Essential Marvel Team-Up, v. 2
Collects: Marvel Team-Up #25-51, Marvel Two-in-One #17 (1974-6)
Released: July 2006 (Marvel)
Format: 528 pages / black and white / $16.99 / ISBN: 0785121633
Marvel Team-Up is a title that doesn’t get much respect. It’s noted more for being a de facto second Spider-Man title — the first Marvel character to get a second solo title — rather than for being a medium for quality stories. Most of what passed through Marvel Team-Up is seen as either forgettable or silly, and the stories in Essential Marvel Team-Up, v. 2 is no exception.
But that’s not to say the stories aren’t enjoyable, even if they didn’t have a long-term effect on the Spider-mythos. (Three of the 27 stories in this volume are expressly forgotten by the protagonists at the end.) There is often a forgotten charm in these ‘70s stories, when Spidey was still in his salad days and some team-ups still hadn’t been tried.
These stories aren’t — or perhaps can’t — be told in the 21st century, but there’s no reason not to enjoy them here. The stories told by Gerry Conway and Len Wein at the beginning of Essential Marvel Team-Up tend toward the silly, with the silliest (or most mythic, if you’re charitable) being #28, in which Hercules tows the stolen island of Manhattan (roughly) back to its correct place. This story is rightly hooted at by modern fans, but it was a product of its times. That doesn’t make the stories good, but it does explain a few things.
The writing improves greatly when Bill Mantlo takes over. Mantlo is a writer who was the backbone of the marvel Universe in the ‘70s and ‘80s — he wrote nearly every character Marvel has at one time or another. Some of his work is reviled (his Alpha Flight comes to mind, and there may come a time when his name is much more associated with “Cloak and Dagger created by”), but you don’t write so many titles unless you have something on the ball. Mantlo certainly did.
After taking over this title, Mantlo wrote a series of connected storylines — difficult to do when Spidey’s supposed to have a new guest star every month. But Mantlo pulled it off, most impressively with a six-part time travel story that takes Spider-Man and a host of associates back to the witch trials at Salem. By the end, the team-up concept is showing its weaknesses (Moondragon? Really?), but overall, the story works — and it has Doom!, which can never be a bad thing. His two-part Big Man / Crimemaster story is surprisingly effective, if a little convenient. A later four-part storyline that introduces the Wraith and Jean DeWolff dispenses with adding guest stars, keeping Iron Man as the featured guest for three issues.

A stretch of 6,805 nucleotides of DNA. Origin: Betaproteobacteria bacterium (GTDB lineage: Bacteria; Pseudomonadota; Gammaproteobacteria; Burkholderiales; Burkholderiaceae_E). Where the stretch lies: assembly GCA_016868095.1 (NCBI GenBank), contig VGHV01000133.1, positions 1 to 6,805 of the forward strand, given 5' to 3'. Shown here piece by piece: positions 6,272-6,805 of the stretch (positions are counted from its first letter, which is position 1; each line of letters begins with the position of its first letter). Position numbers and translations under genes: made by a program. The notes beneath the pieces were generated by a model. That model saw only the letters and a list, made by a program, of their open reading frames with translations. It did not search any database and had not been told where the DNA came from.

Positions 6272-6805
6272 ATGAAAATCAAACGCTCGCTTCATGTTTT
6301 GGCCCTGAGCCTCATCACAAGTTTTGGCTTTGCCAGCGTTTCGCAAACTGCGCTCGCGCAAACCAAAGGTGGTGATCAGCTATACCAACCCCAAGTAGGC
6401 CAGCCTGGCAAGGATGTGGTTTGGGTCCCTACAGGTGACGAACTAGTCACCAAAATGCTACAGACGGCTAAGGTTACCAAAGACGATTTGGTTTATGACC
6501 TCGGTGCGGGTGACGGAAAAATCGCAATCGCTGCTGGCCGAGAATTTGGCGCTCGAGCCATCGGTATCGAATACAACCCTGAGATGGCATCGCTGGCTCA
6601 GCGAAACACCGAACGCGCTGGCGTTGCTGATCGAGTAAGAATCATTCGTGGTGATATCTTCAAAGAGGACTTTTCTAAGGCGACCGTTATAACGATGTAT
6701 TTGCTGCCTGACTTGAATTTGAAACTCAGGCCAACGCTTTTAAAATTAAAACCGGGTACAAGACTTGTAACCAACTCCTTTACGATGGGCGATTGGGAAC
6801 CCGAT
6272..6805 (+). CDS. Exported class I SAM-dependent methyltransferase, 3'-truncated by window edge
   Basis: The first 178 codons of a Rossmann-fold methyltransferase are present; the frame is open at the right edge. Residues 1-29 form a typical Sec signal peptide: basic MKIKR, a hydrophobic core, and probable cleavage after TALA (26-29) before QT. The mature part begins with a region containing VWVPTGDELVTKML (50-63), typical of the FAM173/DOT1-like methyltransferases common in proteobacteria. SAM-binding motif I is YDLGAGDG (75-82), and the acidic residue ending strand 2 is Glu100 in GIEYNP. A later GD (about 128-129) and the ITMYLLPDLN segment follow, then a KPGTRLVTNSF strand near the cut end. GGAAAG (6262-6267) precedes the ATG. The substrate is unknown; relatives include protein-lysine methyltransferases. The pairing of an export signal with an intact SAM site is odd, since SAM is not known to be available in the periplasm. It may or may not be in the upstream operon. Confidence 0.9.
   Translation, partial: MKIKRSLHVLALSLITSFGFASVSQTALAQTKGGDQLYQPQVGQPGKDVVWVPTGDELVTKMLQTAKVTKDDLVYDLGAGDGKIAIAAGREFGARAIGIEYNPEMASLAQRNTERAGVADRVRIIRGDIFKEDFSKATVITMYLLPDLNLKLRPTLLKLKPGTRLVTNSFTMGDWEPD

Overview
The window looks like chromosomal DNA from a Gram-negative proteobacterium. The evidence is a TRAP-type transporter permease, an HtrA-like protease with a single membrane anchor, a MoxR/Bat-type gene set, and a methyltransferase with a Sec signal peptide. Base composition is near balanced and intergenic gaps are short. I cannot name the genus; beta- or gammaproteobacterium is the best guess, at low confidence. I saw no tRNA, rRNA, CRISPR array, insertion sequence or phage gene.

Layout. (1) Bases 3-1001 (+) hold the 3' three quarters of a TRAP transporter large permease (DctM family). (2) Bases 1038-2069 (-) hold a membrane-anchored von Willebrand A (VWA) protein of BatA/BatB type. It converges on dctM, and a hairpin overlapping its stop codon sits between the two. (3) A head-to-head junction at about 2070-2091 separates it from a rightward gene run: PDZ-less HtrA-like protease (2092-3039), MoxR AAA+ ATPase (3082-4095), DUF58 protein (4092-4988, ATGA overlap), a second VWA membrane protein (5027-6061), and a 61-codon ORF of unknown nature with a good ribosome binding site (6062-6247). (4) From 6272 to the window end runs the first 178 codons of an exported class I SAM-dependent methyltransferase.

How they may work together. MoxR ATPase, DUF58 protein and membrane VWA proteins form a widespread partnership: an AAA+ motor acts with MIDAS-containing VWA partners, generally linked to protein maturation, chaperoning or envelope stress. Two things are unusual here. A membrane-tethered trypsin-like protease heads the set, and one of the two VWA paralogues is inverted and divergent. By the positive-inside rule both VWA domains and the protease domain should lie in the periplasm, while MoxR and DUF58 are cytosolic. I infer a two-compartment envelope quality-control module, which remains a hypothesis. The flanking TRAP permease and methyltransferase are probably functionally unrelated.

If Mantlo was the backbone of Marvel writing in the ‘70s and ‘80s, Sal Buscema is the apex of Marvel art between the end of the Silver Age and the beginning of the Image Age. In Essential Marvel Team-Up, he was frequently aided by Mike Esposito, but the result is still classic Buscema: excellent storytelling and a style that is nearly invisible until a few signature moments.8 Buscema’s work adapts to the black-and-white format of the Essential as well as any artist I’ve seen.
All right: despite my deep admiration for the work of Buscema and Mantlo, this is Marvel Team-Up. Even at its best, it was the “other” Spider-Man title — until Spectacular Spider-Man came along, when it became the third title. Nothing groundbreaking happens here, no chances in Peter Parker’s life and no world-shattering villains. The mandate for Marvel Team-Up seemed to be to tell entertaining stories that didn’t rock the boat. And that’s just what happens in Essential Marvel Team-Up, v. 2.
Rating: (3 of 5)